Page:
Very well said my friend, I'm not even a SRV fan but appreciate the dude who's taken the time to do it for the new guys... give the man a break. Or write some lessons yourself?
    Dirty Pool
    Hey this is good info on SRV. Yes his 59 strat was really a 61 but that really doesn't matter does it? and yes a lot of his techniques he got from Muddy Waters, Buddy Guy, The 3 Kings BB, Albert and Freddie, Guitar Slim and many others but he always gave them credit and let's face it he is the undisputed king of urban blues barr none. Good lesson let's spend time adding to this instead of critizing it. I'll start it off by adding something myself look for it soon.
    bluesman_63
    Overall, this article is a good starting place for anyone wanting to gain insight into SRVs playing style. Its great to see that people are still interested in learning to play an instrument, instead of creating instant cRAP from all of the electronic equipment that is out there today. As for the negativity on the preceding posts, if you cant find anything good to say dont say anything at all. If you know all there is to know about SRVs playing style write your own damn page. I would like to see what you could do. Ive been playing his music for close to 20 years; just when you think you have a song figured out, you find something that you didnt notice before. I agree with the author of this page Stevies influences and approaches are wide and varied. Listen to Albert King, Buddy Guy, Howling Wolf, Guitar Slim, and the list could go on and on. I still find that the author has done a fine job helping people that want to play SRVs music. Great Article, I wish I could have had access to something along these lines when I started out over 30+ years ago.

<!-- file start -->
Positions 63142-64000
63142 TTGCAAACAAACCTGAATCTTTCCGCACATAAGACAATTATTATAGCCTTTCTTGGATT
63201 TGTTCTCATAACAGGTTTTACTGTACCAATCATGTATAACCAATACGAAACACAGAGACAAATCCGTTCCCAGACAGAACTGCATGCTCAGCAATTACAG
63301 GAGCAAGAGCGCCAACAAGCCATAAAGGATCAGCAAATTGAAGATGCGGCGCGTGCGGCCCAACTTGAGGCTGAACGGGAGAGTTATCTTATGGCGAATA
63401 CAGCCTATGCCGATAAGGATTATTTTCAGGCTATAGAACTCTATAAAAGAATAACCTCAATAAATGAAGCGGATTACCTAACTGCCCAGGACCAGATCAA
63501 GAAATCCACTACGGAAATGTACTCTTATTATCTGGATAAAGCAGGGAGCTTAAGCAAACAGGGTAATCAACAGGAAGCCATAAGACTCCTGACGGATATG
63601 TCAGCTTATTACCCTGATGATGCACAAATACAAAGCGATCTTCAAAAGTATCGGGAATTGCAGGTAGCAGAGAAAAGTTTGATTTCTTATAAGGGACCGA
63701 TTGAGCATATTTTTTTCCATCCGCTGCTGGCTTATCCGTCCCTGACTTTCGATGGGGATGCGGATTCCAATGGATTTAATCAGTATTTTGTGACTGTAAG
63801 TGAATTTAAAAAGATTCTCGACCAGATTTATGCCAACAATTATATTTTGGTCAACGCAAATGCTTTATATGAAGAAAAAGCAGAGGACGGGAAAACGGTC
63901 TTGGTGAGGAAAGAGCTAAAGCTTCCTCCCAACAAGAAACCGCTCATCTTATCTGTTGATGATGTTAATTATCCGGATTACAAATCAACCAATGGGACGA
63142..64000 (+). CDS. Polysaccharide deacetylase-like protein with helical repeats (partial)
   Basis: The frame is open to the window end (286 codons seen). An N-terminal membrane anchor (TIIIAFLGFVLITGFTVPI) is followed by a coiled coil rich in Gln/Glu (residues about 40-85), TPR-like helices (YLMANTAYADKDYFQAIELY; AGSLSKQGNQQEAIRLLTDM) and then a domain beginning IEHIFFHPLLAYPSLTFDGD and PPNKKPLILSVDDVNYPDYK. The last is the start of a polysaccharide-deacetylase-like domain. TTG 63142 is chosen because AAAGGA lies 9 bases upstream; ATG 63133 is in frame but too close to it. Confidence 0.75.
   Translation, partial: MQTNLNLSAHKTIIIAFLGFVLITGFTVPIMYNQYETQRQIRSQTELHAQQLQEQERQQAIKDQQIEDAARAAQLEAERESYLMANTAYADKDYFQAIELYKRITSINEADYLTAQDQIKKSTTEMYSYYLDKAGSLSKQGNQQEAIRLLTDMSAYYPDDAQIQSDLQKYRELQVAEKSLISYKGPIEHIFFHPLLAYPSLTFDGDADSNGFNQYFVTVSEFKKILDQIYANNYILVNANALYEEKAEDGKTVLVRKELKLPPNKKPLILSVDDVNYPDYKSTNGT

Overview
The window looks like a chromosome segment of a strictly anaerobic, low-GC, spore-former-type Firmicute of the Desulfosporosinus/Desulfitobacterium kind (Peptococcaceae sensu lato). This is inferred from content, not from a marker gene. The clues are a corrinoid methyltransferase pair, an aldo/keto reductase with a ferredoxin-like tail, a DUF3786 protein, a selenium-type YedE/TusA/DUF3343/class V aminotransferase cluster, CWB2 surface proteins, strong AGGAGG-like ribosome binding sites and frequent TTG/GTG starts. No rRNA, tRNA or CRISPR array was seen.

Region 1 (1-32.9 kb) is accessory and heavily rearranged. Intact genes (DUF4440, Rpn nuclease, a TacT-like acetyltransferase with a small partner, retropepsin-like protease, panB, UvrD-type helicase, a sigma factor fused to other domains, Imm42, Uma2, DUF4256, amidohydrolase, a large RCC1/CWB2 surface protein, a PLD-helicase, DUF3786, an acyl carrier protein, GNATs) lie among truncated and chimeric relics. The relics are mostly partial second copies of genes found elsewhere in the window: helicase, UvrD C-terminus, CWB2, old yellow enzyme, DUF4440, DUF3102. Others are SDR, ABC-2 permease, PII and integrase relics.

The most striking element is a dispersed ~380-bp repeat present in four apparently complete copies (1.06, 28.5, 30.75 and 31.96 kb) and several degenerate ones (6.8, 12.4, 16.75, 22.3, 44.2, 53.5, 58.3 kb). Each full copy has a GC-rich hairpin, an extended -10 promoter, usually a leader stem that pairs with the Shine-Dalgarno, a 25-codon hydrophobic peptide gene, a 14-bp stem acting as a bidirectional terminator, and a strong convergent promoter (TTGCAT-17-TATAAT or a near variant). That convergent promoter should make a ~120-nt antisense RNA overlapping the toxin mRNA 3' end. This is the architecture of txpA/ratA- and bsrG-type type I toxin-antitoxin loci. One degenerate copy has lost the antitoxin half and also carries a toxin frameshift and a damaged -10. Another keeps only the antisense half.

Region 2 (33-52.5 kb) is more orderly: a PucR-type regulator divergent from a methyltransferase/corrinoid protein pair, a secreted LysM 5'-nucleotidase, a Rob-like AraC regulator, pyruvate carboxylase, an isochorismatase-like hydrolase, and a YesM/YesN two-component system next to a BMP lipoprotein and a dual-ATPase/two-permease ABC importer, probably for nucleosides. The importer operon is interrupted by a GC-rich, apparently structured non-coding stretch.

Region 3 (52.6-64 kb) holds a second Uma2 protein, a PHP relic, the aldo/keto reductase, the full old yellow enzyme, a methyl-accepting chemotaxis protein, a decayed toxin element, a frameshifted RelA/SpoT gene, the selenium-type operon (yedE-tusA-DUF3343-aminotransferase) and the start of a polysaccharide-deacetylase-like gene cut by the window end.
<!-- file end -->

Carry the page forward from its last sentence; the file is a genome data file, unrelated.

wyldeshredder
    one thing you could've included could be his use of ibanez tubescreamers. i believe he used two in front of his amps, which would be a huge part of his sound.
    playWoW247
    was having trouble playing Pride and Joy before I viewed and this helped a ton. thnx dude
    harley10_5
    harley10_5 wrote: "Stevie's #1 guitar was his signature Fender '59 Stratocaster with stock pickups, and a '61 left-handed neck." sorry dude but it was a 61 strat...stevie thought it was a '59 and i didnt have a left handed neck that was a totally different guitar...learn your stuff before you post things.
    It****
    Anty 7
    This is just standard blues stuff, but nothing particularly SRV-ish number one is just a standard walking bass played on guitar, but it was made popular by muddy waters and john lee hooker two is obvious BS 3 is just classic blues rock, anybody in the seventies (AC/DC led zep, deep purple etc....) would do that and 4 is nothing, you could have at least tried to give the nam of the chords (I won't because I'm gonna make a mistake!) too bad, this isn't a lesson, it's just classic, unoriginal blues basics taught by somebody who's been playing a year.... I'm sorry I gave this a 2, you tried, but ive another shot when you have something interesting to say. This may seem a little harsh, sorry
    Spanner
    Not bad at all, also: Stevie was a great executer of a technique called "unison bends" - a technique where you bend one note on one string to a certain note, and play that exact same note on a different string, and tremolo picking it while gradually releasing it, check out "rude mood" for some good examples.